until further notice
SourceAfrica, 74, 1, (2004), pp. 6-27
Article / Letter to editor
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SW OZ RSCR CAOS
SubjectDynamics of culture and power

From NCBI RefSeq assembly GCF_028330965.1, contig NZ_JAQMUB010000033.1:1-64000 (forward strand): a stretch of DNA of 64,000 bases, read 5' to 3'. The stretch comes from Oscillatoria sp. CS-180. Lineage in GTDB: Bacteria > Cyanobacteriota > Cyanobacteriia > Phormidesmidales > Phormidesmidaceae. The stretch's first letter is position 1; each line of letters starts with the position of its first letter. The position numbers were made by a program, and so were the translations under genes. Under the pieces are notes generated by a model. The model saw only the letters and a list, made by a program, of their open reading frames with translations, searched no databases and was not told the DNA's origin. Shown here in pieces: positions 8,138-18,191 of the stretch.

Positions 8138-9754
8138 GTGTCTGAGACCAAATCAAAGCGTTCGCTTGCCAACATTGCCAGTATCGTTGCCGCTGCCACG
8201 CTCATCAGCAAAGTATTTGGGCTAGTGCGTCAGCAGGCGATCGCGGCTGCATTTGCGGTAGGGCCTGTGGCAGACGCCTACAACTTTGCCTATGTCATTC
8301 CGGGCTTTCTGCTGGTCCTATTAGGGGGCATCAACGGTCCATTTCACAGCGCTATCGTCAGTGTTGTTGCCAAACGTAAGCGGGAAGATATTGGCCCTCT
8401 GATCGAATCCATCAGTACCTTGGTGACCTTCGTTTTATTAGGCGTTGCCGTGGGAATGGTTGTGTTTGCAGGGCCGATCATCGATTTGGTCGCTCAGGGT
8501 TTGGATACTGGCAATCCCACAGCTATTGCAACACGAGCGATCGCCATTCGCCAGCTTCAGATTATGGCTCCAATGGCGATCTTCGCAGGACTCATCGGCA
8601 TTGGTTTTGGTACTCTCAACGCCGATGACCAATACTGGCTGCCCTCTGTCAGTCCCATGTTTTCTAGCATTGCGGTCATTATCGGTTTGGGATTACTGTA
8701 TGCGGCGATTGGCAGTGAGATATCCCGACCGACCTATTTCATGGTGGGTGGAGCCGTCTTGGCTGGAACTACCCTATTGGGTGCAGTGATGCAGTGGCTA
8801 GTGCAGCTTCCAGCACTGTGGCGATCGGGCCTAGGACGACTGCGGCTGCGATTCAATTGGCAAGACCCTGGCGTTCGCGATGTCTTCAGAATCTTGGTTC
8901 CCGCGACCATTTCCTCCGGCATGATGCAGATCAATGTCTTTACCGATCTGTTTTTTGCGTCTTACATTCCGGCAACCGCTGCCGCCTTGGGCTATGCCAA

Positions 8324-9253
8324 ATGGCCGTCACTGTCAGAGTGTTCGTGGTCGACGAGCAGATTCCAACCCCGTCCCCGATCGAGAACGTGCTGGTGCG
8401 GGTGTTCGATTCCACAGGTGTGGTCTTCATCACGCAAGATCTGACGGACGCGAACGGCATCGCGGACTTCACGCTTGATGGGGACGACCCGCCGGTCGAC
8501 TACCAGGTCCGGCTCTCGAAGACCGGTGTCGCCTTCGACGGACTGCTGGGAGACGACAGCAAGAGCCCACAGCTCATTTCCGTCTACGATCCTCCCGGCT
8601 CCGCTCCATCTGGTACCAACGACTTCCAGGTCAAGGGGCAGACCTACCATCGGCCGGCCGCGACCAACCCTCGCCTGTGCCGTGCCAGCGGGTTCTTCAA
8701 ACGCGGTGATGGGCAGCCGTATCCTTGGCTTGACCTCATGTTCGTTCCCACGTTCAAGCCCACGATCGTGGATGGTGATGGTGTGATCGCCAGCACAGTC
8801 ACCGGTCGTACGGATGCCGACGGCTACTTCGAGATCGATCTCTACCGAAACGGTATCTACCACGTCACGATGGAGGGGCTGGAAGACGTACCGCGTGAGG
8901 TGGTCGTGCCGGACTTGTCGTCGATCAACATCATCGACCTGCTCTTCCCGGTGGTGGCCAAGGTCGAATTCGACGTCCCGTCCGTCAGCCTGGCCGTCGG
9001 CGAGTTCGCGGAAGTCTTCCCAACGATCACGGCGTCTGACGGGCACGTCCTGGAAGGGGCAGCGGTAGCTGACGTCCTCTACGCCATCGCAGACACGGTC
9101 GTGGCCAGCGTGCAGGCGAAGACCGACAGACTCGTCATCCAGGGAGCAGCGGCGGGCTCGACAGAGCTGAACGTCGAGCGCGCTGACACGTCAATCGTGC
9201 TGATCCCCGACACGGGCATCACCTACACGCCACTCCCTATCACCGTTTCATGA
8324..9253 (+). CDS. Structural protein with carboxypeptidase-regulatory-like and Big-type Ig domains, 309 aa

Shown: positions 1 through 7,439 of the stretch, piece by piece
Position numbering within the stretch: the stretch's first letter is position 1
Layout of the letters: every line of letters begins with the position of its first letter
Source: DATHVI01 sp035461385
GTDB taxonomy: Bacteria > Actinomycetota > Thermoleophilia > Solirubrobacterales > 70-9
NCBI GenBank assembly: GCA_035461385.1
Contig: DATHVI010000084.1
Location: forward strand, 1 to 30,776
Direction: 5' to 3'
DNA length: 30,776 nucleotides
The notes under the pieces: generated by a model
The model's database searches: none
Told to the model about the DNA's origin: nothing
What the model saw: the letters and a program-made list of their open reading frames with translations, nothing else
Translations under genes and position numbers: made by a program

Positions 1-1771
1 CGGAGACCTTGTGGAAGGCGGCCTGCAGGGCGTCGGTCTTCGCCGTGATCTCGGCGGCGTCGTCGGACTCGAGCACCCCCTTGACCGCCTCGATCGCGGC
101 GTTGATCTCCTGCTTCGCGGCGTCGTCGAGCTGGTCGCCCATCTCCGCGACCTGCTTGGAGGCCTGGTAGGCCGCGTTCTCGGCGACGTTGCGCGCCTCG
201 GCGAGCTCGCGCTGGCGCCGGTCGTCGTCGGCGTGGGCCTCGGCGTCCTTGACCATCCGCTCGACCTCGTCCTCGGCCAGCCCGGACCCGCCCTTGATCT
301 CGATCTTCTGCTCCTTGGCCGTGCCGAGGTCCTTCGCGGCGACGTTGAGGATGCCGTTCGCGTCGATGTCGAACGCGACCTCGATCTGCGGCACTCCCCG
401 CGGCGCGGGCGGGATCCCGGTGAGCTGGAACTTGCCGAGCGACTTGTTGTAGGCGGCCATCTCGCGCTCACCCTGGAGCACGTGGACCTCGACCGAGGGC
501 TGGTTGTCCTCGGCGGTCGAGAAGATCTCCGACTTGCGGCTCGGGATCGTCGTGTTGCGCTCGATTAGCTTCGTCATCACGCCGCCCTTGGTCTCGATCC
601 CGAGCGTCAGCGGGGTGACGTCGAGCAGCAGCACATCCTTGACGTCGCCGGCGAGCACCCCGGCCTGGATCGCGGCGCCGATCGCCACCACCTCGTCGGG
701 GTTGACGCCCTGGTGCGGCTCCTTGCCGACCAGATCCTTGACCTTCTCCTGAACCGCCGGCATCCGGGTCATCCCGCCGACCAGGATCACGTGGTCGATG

This article focuses on relationships between grandmothers and grandchildren in an urban society in East Cameroon. It argues that despite fluid generational demarcations between grandmothers and mothers, women perform their grandmotherhood differently from their motherhood. As a result of the claims grandmothers often make on their children's children, grandmothers easily replace mothers but they do not rear children in the same way. The sharing of home, food, and bed is central in the performance of grandmotherhood and differs from relationships of sharing in the mother–child bond. The article also argues that grandmotherhood in East Cameroon is not a clearly bounded, unambiguous life stage but that it contains multiple trajectories that do not occur in the same time or in the same order. Multiple trajectories, characterised by both agency and constraint, are explained in terms of differences within and between grandmothers' life courses. The article shows that grandmothers play vital roles in complex practices of marriage and descent and, in contrast to previous studies in the area, that matrilineages are closely linked to patrilineages.
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